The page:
Tobacco regulation and cost-benefit analysis: how should we value foregone consumer surplus? American Journal of Health Economics [PubMed] [RePEcPublished 23rd January 2018

This second article addresses a very interesting theoretical question in cost-benefit analysis, that has emerged in the context of tobacco regulation. The general question is how should foregone consumer surplus, in the form of reduced smoking, be valued? The history of this particular question in the context of recent FDA efforts to regulate smoking is quite fascinating. I highly recommend reading the article just for this background. In brief, the FDA issued proposed regulations to implement graphic warning labels on cigarettes in 2010 and more recently proposed that cigars and e-cigarettes should also be subject to FDA regulation. In both cases, an economic impact analysis was required and debates ensued on if, and how, foregone consumer surplus should be valued. Economists on both sides weighed-in, some arguing that the FDA should not consider foregone consumer surplus because smoking behavior is irrational, others arguing consumers are perfectly rational and informed and the full consumer surplus should be valued, and still others arguing that some consumer surplus should be counted but there is likely bounded rationality and that it is methodologically unclear how to perform a valuation in such a case. The authors helpfully break down the debate into the following questions: 1) if we assume consumers are fully informed and rational, what is the right approach? 2) are consumers fully informed and rational? and 3) if consumers are not fully informed and rational, what is the right approach? The reason the first question is important is that the FDA was conducting the economic impact analysis by examining health gains and foregone consumer surplus separately. However, if consumers are perfectly rational and informed, their preferences already account for health impacts, meaning that only changes in consumer surplus should be counted. On the second question, the authors explore the literature on smoking behavior to understand “whether consumers are rational in the sense of reflecting stable preferences that fully take into account the available information on current and expected future consequences of current choices.” In general, the literature shows that consumers are pretty well aware of the risks, though they may underestimate the difficulty of quitting. On whether consumers are rational is a much harder question. The authors explore different rational addiction models, including quasi-rational addiction models that take into account more recent developments in behavioral economics, but declare that the literature at this point provides no clear answer and that no empirical test exists to distinguish between rational and quasi-rational models. Without answering whether consumers are fully informed and rational, the authors suggest that welfare analysis – even in the face of bounded rationality – can still use a similar valuation approach to consumer surplus as was recommended for when consumers are fully informed and rational. A series of simple supply and demand curves are presented where there is a biased demand curve (demand under bounded rationality) and an unbiased demand curve (demand where fully informed and rational) and different regulations are illustrated. The implication is that rather than trying to estimate health gains as a result of regulations, what is needed is to understand the amount of demand bias as result of bounded rationality. Foregone consumer surplus can then be appropriately measured. Of course, more research is needed to estimate if, and how much, ‘demand bias’ or bounded rationality exists. The framework of the paper is extremely useful and it pushes health economists to consider advances that have been made in environmental economics to account for bounded rationality in cost-benefit analysis.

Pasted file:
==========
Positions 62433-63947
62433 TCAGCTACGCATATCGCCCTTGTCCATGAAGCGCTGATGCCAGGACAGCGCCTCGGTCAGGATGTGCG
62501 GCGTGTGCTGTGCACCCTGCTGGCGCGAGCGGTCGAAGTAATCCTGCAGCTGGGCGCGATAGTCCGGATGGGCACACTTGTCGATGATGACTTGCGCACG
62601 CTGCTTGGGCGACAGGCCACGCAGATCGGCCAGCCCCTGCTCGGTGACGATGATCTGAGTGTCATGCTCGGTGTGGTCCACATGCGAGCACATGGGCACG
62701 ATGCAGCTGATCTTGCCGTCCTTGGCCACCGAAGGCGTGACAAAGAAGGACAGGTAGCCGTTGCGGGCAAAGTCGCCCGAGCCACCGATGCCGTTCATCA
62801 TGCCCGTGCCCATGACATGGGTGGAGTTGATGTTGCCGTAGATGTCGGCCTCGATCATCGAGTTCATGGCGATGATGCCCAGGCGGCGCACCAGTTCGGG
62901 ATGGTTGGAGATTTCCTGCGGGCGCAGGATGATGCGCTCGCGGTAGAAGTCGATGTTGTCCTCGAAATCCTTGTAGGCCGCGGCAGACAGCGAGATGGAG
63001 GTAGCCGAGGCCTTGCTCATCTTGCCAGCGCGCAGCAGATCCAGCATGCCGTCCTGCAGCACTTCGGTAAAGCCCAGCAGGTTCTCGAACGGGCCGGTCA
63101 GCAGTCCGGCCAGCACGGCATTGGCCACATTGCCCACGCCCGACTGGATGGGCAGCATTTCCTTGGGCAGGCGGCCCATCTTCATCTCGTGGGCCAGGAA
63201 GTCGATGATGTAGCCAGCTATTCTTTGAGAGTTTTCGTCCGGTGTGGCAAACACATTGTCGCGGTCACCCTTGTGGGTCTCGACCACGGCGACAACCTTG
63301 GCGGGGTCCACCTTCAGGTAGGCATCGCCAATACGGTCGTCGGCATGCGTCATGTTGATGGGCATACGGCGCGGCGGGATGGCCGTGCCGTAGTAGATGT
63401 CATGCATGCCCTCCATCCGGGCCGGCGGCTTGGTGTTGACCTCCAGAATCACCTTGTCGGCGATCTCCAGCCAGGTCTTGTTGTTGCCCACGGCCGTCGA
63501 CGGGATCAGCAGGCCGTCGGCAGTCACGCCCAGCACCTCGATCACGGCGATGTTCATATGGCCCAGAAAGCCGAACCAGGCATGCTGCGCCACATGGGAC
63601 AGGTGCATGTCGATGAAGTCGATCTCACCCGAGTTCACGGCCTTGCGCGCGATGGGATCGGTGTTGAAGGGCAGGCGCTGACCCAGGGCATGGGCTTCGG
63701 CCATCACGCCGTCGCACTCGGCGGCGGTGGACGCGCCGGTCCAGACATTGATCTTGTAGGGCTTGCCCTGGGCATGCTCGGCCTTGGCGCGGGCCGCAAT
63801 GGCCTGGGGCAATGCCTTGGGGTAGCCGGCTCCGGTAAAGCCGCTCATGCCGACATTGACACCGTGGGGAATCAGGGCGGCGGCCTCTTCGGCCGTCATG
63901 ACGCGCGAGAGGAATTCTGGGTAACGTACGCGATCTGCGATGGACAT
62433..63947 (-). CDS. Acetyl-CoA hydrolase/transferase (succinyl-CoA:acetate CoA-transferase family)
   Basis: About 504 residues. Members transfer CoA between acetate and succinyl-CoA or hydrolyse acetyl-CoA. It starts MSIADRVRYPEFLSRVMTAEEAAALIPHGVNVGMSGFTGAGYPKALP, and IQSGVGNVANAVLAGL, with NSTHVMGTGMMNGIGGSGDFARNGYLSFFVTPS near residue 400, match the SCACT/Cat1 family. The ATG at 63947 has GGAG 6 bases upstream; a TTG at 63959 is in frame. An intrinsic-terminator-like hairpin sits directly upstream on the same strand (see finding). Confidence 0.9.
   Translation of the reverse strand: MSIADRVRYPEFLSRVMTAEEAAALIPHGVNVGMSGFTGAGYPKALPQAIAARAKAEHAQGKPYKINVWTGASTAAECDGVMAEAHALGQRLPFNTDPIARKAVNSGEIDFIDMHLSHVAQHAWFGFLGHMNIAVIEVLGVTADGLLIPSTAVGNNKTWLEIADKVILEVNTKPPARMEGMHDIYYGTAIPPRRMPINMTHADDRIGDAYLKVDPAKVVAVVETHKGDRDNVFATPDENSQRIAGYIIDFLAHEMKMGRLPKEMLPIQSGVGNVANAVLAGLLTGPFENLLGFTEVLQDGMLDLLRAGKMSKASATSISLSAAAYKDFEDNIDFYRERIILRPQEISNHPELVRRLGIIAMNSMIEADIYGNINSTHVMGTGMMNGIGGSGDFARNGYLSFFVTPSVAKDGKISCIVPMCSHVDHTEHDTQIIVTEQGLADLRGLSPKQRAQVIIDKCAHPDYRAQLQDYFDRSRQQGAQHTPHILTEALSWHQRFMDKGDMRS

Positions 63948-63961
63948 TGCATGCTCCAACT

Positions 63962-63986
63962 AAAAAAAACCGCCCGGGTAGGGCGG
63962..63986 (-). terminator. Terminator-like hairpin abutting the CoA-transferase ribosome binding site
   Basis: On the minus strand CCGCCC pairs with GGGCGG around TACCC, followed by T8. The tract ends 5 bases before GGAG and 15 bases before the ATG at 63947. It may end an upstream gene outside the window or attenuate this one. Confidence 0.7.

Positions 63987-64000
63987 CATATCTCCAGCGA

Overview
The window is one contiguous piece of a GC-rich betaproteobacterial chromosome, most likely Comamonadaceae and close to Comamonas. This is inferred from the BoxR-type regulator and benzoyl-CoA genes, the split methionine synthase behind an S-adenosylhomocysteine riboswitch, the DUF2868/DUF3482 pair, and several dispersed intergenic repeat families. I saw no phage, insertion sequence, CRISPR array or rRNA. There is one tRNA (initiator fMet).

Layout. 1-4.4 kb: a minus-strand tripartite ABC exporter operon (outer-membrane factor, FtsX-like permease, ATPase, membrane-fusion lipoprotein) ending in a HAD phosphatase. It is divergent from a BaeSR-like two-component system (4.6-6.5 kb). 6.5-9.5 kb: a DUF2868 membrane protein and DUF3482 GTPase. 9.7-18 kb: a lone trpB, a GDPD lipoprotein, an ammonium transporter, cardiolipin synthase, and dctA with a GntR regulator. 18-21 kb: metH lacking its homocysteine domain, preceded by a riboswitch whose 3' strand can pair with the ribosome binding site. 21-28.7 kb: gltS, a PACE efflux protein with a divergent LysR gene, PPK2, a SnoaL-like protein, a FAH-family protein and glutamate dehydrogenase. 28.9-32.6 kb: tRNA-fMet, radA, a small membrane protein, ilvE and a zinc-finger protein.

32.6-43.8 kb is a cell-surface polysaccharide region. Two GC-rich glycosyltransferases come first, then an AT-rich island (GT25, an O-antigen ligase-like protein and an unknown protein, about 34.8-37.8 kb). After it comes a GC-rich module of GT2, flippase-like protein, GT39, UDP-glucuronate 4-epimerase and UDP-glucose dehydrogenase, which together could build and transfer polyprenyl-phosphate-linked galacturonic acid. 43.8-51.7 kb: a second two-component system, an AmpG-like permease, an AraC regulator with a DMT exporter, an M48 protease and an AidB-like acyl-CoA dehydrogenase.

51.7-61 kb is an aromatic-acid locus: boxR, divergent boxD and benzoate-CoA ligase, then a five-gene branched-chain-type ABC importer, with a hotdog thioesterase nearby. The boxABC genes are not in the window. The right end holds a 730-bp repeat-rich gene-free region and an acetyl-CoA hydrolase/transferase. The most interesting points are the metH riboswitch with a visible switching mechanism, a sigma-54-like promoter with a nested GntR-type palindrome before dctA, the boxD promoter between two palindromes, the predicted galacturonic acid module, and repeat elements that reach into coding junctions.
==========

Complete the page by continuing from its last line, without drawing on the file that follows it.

2SLS versus 2SRI: appropriate methods for rare outcomes and/or rare exposures. Health Economics [PubMed] Published 26th March 2018